Album Reviews

Cody Jinks

I'm Not The Devil

Artist:     Cody Jinks

Album:     I'm Not The Devil

Label:     Cody Jinks Music

Release Date:     08/12/2016


Before he was Cody Jinks, country singer-songwriter, he was Cody Jinks, lead singer of thrash metal band, Unchecked Aggression. Fast forward a few years later to after the group disbanded and Jinks took a musical hiatus. In 2005, he found his way back to the music he grew up with: country. Setting aside the pounding heavy metal guitar, he launched a career as a Texas-country artist and has since released several full-length records on his own label. His most recent record, I’m Not The Devil, released mid-August of this year, has been met with positive praise, garnering the #4 spot on Billboard’s Top Country Albums chart.

With the tone of an old-school outlaw and the feel of a decades-long professional country career, I’m Not The Devil is Cody Jinks’ best release yet. Twangy folk track, “The Same”, opens the record, high-pitched strings rising above gruff vocals. Following the opener is the album’s title track, a bittersweet ballad written in quick collaboration between Jinks and fellow singer-songwriter Ward Davis. Slower and more ashamed than the record’s other tracks, “I’m Not The Devil” begins by begging for forgiveness with Jinks’ aching voice singing “It ain’t no excuse but I’m just a man/I slipped and I fell/It got out of hand/But I’m not the devil you think that I am”. Later, “She’s All Mine” is a refreshing love song with an upbeat rhythm, presumably given as a gift to the listener, letting us come up for air from the majority of the record’s unapologetic agony. Next, Jinks tackles Merle Haggard’s famous “The Way I Am”, doing it justice and more by treating it not as a jog, but as a mosey, allowing vocal clarity to shine through uncomplicated pulses of rhythm. “Heavy Load” is outlaw country at its most honest, lumbering with dark tones and a smoky baritone until it is sliced through with throbbing harmony and wailing fiddle. The track takes so many gorgeous, alarming turns that it stands out as Jinks’ most admirable work on the record, perhaps tied with the trembling, glittering gospel of “Give All You Can”. Finally, I’m Not The Devil ends with the scathing, stomping political romp “Hand Me Down”.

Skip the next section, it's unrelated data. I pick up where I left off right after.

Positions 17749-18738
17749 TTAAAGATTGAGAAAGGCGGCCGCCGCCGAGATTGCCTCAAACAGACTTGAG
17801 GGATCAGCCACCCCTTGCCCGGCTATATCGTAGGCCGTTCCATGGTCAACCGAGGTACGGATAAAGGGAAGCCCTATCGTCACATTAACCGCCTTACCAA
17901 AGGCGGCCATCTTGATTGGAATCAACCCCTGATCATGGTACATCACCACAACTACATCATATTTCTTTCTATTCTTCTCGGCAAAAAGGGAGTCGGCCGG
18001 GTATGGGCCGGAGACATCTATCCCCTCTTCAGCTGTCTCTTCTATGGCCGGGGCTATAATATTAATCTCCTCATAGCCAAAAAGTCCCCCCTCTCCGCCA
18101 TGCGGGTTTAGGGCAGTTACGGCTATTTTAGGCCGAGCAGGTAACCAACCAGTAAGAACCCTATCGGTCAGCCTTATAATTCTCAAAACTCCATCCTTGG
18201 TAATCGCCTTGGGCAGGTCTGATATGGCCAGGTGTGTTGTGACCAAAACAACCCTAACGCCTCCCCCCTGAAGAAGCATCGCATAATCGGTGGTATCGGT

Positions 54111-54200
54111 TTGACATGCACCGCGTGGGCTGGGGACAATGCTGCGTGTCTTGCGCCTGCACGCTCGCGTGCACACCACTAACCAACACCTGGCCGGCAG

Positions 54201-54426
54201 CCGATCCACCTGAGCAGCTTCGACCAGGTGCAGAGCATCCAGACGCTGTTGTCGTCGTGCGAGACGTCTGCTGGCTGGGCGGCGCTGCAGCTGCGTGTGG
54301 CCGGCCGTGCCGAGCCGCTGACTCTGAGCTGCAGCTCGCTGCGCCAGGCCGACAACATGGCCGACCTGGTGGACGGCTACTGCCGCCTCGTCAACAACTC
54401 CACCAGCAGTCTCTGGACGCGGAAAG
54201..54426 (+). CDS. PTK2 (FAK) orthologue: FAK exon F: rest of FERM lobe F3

An equal blend of unforgiving outlaw country and thoughtful folk declarations, I’m Not The Devil finds Cody Jinks solidifying his status as a pioneer in today’s country that sticks to its roots and effortlessly evolves when it calls for it.

–Savannah Davanzo

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